Firms spend good money persuading clients and potential clients that the firm and its employees are trustworthy advisors whose main interest is their clients’ financial well-being. But an uninterrupted chain of scandals has given the industry the burden of proving its trustworthiness.
Lobbying to preserve the industry’s right to limit a wronged client’s options does not reinforce the image the industry needs to maintain. The move also threatens to undercut industry efforts to roll back so-called fiduciary rules which seek to formalize the duty of financial firms with respect to how they treat their customers. In effect, the industry is saying “we’ll act in our customers’ best interests, and when we don’t we’ll decide which path they should take to take action against us.”
Underlying in the industry’s argument is that class-action litigation is expensive for the firm and the costs will be passed on to customers. But this argument rests on the implicit assumption that eliminating mandatory arbitration clauses will lead to a flood of class-action suits, and that’s not likely. It takes time, effort, and money to establish a class-action suit, which must then be certified by the courts as eligible for class-action status. They really only make sense when arbitration doesn’t make sense, when the conduct in question is widespread.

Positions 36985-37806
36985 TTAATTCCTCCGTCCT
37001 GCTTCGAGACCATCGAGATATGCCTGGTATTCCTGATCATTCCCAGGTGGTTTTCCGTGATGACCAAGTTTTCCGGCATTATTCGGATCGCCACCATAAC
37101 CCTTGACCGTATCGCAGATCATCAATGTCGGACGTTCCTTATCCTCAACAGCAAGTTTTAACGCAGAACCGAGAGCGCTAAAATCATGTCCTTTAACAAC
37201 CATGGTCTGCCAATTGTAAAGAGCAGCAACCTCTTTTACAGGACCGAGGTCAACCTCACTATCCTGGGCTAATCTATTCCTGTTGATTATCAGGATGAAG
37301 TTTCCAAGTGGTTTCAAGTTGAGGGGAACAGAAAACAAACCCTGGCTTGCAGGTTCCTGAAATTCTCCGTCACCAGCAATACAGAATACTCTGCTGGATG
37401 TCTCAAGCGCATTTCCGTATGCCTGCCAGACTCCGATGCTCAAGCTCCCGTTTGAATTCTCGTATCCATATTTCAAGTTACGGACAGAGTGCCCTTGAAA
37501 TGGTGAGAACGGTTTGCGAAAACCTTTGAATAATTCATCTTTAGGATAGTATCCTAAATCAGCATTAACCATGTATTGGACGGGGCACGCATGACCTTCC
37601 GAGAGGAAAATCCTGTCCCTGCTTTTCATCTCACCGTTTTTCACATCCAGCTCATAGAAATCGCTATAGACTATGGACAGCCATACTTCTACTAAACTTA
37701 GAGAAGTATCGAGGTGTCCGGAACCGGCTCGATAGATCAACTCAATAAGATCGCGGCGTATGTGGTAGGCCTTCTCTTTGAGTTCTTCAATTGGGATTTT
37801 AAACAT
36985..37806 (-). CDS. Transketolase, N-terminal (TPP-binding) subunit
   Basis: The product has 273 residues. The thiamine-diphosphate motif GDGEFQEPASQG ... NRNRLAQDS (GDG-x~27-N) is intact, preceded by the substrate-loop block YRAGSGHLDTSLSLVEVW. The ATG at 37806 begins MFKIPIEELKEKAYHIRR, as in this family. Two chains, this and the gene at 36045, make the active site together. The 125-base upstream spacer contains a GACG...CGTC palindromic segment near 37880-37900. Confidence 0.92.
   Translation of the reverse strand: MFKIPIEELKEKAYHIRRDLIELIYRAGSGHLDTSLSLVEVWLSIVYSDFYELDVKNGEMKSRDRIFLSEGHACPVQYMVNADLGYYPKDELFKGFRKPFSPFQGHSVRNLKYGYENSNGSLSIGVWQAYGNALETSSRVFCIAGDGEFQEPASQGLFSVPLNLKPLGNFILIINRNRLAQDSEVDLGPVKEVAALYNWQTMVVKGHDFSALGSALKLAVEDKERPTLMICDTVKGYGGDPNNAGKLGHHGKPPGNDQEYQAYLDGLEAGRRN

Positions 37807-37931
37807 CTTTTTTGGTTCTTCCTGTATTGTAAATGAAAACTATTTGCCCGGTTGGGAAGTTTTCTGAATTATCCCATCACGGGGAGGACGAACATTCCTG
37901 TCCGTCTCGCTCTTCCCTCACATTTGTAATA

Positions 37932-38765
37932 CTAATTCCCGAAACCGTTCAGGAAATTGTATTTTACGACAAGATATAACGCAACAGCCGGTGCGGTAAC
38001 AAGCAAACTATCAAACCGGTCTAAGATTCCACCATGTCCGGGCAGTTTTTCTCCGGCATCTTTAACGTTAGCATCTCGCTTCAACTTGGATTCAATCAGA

Financial institutions could take a less coercive approach to encourage, but not mandate, the use of arbitration. They do a lot of customer education already, and could extend this to the merits of arbitration. They could also provide an incentive for customers to voluntarily waive their right to civil litigation, for instance by giving better terms for accounts opened with an agreement to settle disputes through arbitration.
Surely that fits better with a client-centered culture than dictating the rules of a divorce on the way to the altar.
In the end, arbitration is usually the best course for the client, but the CFPB failed in its bid to ban mandatory arbitration agreements and now it’s up to financial firms to disavow them.
(Scott McCleskey is a Regulatory Intelligence contributor. The views expressed are his own.)
This article was published by Thomson Reuters Regulatory Intelligence and initially posted on Nov. 14. Regulatory Intelligence provides a single source for regulatory news, analysis, rules and developments, with global coverage of more than 400 regulators and exchanges. Follow Regulatory Intelligence compliance news on Twitter: @thomsonreuters